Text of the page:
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Chris Merritt
Legal Affairs Contributor
11 April, 2024
Proposed Restrictions are a direct attack on schools religious freedoms

The revolt over proposed restrictions on religious schools is close to uniform among the nation’s peak religious leaders. But that does not mean the threat to religious freedom is close to defeat. 

A parliamentary committee has been working on a second plan that could prove just as damaging to religious freedom as the changes proposed by the Australian Law Reform Commission. 

The commission’s proposals amount to a direct attack on the freedom of religious schools to use hiring and enrolment practices that reflect their faith. The clarity of this attack has prompted a coalition of 24 Christian, Islamic and Jewish leaders to warn that if this goes ahead it would make religious schools indistinguishable from state schools. 

In light of the government’s sensitivity to Islamic opinion, this might be enough to make it clear the commission’s plan would impose a terrible political cost on Labor. 

The ALRC’s plan generated a united response precisely because of its clarity. Religious leaders knew what they were facing. That might not be the case next time.

The government could still achieve much the same outcome by wheeling out a fallback plan that has been in the works for a year.  

In March last year, Attorney-General Mark Dreyfus asked federal parliament’s human rights committee to consider whether Australia should enact a statutory charter of rights based on a model drawn up by the Australian Human Rights Commission. Freedom of religious teaching is one of the rights that are listed in the AHRC model.

But don’t be fooled.

This is not a step in the right direction. 

The model charter drawn up by the Human Rights Commission would have much the same result as the plan drawn up by the Law Reform Commission.  

Under both schemes, religious schools that adhered to their religious precepts would risk being sued over their hiring and enrolment practices. The model charter being considered by this committee ostensibly draws on a number of treaties including the International Covenant on Civil and Political Rights – which Australia has ratified. 

But it departs from the ICCPR in a crucial way: the Human Rights Commission’s model would make it easier to erode freedom of religion. 

Limitations on all rights would be acceptable whenever this was considered “reasonable” and “demonstrably justified in a free and democratic society. Those restrictions are broad and open-ended. They do not appear in the provision of the ICCPR that guarantees the right to manifest freedom of religion in observance and teaching.  

Articles 18 and 19 of of the ICCPR , which cover freedom of religion and freedom of expression, make it clear these rights can only be restricted if this is “necessary” in order to respect the rights and reputations of others or to protect national security, public order, public health or morals. That is a specific and narrow list of permissible restrictions which is appropriate given the importance of freedom of religion and expression.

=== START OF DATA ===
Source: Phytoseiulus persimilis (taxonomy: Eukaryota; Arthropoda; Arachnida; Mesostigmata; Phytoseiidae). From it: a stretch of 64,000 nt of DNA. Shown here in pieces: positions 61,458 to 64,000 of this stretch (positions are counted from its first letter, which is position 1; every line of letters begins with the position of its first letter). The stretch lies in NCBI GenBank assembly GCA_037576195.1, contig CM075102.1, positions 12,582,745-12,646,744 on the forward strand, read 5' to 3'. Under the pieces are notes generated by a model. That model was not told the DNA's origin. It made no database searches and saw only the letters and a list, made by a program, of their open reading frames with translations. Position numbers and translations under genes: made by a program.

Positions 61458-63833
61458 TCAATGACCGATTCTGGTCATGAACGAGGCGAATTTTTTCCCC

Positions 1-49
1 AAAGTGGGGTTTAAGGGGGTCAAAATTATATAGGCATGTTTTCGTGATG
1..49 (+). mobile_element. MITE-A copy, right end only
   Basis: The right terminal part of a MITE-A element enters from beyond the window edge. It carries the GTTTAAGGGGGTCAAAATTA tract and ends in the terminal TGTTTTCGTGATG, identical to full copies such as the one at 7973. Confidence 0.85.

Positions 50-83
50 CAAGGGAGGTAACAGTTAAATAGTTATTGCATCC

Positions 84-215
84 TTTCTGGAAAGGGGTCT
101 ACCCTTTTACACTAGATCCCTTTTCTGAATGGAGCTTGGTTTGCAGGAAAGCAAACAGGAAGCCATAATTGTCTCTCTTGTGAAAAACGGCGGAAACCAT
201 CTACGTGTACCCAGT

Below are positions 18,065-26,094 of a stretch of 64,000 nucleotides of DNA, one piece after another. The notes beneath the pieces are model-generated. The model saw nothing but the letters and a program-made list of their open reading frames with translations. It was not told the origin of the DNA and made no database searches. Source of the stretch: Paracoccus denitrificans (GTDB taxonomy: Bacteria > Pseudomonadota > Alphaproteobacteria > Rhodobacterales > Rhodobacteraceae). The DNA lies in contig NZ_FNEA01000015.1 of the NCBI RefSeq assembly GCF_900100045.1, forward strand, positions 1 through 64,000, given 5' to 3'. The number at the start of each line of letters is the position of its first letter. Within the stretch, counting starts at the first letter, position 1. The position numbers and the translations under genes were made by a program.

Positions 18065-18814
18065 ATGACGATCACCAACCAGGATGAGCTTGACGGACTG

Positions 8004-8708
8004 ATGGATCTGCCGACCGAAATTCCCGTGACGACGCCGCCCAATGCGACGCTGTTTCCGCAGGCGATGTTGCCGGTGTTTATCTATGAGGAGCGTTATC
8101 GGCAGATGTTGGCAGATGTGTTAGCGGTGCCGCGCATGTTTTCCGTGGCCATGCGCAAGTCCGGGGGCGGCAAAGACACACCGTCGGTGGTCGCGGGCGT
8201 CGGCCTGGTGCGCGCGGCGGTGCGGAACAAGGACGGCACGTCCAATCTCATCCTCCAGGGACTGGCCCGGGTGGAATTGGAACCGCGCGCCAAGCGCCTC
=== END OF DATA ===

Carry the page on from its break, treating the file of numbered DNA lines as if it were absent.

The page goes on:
But under the model that the parliamentary committee was required to consider, restrictions on religious education could be imposed in much broader circumstances – whenever this was considered “reasonable”. 

And who would it be that makes the initial determination about whether religious schools have crossed the line? 

Under the Human Rights Commission’s model, that power would be vested in the commission – the same organisation that decided to depart from the narrow restrictions on religious freedom that are outlined in the ICCPR. 

Complaints that religious schools – or anyone else – had breached the charter rights of others would go first to the commission for “mediation” and if they fail to succumb, then it’s off to court. The practical effect would be to subject religious schools to oversight by the Human Rights Commission – the same organisation that does not want these institutions to have the level of protection that is mandated under the ICCPR. 

The Human Rights Commission also wants the federal government to create a statutory cause of action so “unlawful actions and decisions” in relation to the rights listed in the charter would give rise to a stand-alone cause of action. 

Once schools are dragged into court they would be subjected to “remedies” that would include injunctions, orders requiring action and payment of monetary damages. 

This should be a warning for those religious leaders who took a stand against the Australian Law Reform Commission.

The model charter drawn up by the Human Rights Commission could prove just as damaging. 

Governments could impose restrictions on religious education that would not be legitimate under the ICCPR.

Schools could be subjected to anti-religious lawfare. 

Last year when Dreyfus asked the parliamentary committee to examine the Human Rights Commission’s model he asked it to report by March 31. That deadline has now been extended to May 30. That delay might be a sign that cooler heads are at work.

If secular extremism can be put to one side, there is still a chance of achieving a sensible outcome. 

Here’s a suggestion: why not dump both proposals and start afresh?

A good place to look would be a 2019 speech by former Law Reform Commission president Justice Sarah Derrington at the Freedom 19 conference at NSW parliament. Derrington outlined a reform proposal that was endorsed last month by the same 24 religious leaders who rejected the thinking of the current Law Reform Commission. They believe the Derrington model would remove discrimination from schools while guaranteeing the right of religious institutions to conduct their affairs according to their religious ethos.  

Her proposal is all about transparency, not bureaucratic meddling and litigation.

Worth a look, perhaps?